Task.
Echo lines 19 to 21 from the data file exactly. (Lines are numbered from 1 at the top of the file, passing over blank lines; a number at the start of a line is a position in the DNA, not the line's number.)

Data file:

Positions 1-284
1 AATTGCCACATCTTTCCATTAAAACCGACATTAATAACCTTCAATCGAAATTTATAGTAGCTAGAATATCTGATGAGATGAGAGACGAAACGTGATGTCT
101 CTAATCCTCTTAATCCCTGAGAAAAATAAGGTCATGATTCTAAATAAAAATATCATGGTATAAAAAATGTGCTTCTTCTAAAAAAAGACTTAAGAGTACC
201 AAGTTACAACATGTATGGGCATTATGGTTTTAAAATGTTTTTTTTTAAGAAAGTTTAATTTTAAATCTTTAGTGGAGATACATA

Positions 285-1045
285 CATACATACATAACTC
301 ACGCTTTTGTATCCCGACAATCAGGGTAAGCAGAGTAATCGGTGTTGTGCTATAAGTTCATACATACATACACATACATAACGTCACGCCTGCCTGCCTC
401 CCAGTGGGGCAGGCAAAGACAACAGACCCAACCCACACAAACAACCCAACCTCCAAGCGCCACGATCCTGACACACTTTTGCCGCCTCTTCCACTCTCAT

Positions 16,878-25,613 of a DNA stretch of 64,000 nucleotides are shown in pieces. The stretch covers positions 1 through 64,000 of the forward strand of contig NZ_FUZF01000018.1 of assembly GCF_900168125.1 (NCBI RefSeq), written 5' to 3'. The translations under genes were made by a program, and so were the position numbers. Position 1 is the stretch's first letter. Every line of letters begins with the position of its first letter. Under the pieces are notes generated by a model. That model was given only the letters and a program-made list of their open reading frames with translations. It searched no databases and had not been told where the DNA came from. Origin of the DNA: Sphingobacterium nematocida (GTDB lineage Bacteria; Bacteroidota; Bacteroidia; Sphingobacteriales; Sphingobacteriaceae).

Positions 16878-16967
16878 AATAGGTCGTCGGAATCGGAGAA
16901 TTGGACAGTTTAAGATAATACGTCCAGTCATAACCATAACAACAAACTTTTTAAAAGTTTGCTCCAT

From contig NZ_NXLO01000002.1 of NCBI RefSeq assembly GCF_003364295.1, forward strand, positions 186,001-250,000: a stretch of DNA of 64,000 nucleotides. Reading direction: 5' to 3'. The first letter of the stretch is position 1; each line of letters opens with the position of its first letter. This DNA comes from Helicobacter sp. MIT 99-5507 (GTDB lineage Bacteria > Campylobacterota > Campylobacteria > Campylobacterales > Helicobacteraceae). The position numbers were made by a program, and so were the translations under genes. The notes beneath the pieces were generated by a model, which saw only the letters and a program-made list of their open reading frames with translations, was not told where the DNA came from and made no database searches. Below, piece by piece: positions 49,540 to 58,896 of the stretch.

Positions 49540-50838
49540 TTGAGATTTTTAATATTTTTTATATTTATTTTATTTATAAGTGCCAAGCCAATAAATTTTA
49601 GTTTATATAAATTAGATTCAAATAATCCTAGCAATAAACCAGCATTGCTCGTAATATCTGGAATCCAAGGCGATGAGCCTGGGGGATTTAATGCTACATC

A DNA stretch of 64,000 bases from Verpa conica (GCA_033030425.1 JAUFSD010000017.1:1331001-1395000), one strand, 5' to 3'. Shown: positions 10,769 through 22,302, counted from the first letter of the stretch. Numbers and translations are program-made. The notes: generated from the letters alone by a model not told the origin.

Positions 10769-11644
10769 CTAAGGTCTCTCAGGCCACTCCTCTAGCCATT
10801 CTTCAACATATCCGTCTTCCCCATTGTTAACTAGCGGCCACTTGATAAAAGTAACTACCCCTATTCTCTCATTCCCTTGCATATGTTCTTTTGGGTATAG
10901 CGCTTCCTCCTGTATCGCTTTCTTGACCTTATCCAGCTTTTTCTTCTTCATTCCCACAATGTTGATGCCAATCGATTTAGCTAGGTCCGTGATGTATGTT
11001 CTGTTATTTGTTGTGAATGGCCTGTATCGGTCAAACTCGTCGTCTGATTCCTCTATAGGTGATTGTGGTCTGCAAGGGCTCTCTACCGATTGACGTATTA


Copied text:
10769 CTAAGGTCTCTCAGGCCACTCCTCTAGCCATT
10801 CTTCAACATATCCGTCTTCCCCATTGTTAACTAGCGGCCACTTGATAAAAGTAACTACCCCTATTCTCTCATTCCCTTGCATATGTTCTTTTGGGTATAG
10901 CGCTTCCTCCTGTATCGCTTTCTTGACCTTATCCAGCTTTTTCTTCTTCATTCCCACAATGTTGATGCCAATCGATTTAGCTAGGTCCGTGATGTATGTT